Prof. Haberlandt, of Graz, who has made a special study of the power of sensation in plants and the various organs of sensation that they possess, points out that in the Cornflower the sensitive spot in the stamens is just that part that is covered by the circular brush of the ovary column. No other spot is sensitive, and if the stamens are touched with, say, a hair, on this spot they will at once contract - if below it or above, they take no notice. This interesting little experiment is open to anyone to try for himself. Doubtless the spot is one that is specially likely to be touched by insects as they scramble about the bloom, and the pollen that is shot out of the anther-tunnel necessarily, at least in part, adheres to them.

The last stage of this sensitive little floret's history is reached when the two branches of the column-fork roll back and touch the hairs below them, for on these hairs still lie traces of the pollen that was swept before them, and this fertilises them if, perchance, insects have failed to do so. The seeds are small and silvery-grey, and have a short purple crown of hairs to aid in their dispersal. Thus, then, does the Cornflower arrange for division of labour - the outer empty gay set of florets are merely dummies to attract, the inner compact set are the workers that produce the seeds.

The story of the Cornflower's specific name, Cyanus, is that Cyanus was a youth who, when the world was young, loved the blue Cornflower with a passionate adoration, and daily thanked the goddess Flora for this her priceless gift. When the Cornflower was in bloom he rarely left its neighbourhood. One day he died, and was found lying in a cornfield surrounded by his favourite flowers, and Flora, pitying, transformed his body into them.

Its generic name, Centaurea, which it shares with others, is derived from the Centaur Chiron, who taught mankind the healing value of herbs.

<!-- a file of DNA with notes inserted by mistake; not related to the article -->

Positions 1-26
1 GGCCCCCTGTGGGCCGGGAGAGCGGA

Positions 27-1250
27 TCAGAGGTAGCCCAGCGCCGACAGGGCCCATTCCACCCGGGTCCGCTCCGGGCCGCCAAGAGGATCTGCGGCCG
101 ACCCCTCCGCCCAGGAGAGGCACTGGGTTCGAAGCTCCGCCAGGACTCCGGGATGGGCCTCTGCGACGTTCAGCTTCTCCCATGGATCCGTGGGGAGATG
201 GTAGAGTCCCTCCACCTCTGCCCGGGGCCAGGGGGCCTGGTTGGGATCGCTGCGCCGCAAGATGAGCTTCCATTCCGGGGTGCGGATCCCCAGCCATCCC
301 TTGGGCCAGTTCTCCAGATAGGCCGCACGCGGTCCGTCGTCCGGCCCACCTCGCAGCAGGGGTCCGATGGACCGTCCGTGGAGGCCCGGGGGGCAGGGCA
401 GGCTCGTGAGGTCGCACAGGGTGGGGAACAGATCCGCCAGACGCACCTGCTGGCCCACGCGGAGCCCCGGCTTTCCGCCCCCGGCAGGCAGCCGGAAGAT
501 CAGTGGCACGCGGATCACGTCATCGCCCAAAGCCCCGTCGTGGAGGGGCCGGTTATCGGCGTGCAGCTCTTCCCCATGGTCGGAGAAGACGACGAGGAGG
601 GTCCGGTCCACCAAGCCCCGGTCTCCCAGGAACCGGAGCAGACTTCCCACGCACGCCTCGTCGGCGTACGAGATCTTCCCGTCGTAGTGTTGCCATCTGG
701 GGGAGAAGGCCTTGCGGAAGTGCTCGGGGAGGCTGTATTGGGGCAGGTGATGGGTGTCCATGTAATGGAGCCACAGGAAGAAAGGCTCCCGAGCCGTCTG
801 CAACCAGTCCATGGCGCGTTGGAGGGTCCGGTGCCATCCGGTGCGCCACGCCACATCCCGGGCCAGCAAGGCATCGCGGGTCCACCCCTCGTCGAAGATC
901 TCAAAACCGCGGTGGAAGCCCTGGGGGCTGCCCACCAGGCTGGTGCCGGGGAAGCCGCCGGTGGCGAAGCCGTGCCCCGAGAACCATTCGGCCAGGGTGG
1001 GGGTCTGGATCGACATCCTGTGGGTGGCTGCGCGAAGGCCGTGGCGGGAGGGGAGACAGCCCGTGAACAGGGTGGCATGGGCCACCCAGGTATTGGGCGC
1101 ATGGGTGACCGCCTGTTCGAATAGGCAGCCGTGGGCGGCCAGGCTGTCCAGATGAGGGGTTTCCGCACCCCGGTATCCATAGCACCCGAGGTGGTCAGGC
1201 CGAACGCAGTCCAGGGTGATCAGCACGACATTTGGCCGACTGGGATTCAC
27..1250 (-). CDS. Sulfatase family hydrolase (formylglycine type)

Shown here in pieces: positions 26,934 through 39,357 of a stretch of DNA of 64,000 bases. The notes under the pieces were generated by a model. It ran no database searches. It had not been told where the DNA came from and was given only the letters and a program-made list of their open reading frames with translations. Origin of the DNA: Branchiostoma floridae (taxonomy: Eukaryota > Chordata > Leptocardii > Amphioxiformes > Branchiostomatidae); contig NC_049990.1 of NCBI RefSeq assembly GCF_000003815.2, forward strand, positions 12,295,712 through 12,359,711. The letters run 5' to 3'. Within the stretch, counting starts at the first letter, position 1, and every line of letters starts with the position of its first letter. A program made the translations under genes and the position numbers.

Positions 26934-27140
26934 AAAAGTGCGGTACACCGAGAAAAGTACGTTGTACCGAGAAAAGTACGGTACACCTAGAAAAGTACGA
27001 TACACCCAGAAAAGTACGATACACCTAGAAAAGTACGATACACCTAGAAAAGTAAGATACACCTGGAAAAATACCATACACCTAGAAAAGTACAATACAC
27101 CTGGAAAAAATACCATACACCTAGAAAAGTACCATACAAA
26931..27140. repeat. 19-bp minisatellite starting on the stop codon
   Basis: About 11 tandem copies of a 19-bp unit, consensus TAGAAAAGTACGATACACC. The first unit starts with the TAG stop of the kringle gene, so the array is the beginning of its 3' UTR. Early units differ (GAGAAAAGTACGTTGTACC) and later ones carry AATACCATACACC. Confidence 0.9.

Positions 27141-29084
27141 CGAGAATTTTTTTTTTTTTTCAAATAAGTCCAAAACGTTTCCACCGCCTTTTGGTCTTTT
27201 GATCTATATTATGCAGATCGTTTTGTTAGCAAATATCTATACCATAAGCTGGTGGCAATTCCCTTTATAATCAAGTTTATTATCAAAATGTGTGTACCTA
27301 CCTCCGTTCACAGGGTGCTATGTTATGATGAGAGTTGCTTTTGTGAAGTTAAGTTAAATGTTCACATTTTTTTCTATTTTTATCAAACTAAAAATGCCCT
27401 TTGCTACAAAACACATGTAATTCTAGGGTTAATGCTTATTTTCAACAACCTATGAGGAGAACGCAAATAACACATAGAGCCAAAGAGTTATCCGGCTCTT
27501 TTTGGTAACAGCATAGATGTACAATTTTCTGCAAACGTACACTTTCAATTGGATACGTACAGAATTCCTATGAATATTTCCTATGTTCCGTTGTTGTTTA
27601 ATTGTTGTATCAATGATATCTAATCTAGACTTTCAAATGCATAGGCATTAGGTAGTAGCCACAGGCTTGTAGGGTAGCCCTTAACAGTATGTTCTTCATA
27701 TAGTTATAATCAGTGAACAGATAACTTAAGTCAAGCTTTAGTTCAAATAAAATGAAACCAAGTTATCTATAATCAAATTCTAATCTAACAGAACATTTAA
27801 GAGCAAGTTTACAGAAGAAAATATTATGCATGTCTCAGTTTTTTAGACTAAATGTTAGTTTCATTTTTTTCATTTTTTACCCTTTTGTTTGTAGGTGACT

The Cornflower is the national flower in Germany, where it is perhaps more in evidence than with us. It is the flower by the aid of which Margaret strove to fathom whether Faust loved her truly, as she


"There is a flower, a purple flower,
Sown by the wind, raised by the shower,
O'er which Jove has breathed a powerful spell,
The truth of whispering hope to tell."
"Now, gentle flower, I pray thee tell
If my lover loves me and loves me well;
So may the fall of the morning dew
Keep the sun from fading thy tender blue."

The Cornflower belongs to the vast family of the Compositæ; there is just a suggestion that it is really an alien from Western Asia and Southern Europe that has become naturalised here.

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cornflower defined in 1956 year

cornflower - MEADOW BUTTERCUP;
cornflower - The tallest and most graceful of our common yellow Buttercups, a hairy perennial, 1-3 ft. high, with deeply cut palmate leaves, the topmost unstalked, and fruits in a roundish head. A variable plant, which differs from the still hairier Bulbous Buttercup in its erect or spreading sepals; from Creeping Buttercup in having no runners; and from both in its more numerous flower-heads and unfurrowed flower-stalks. Habitat: Widespread and common in damper grassland. May onwards.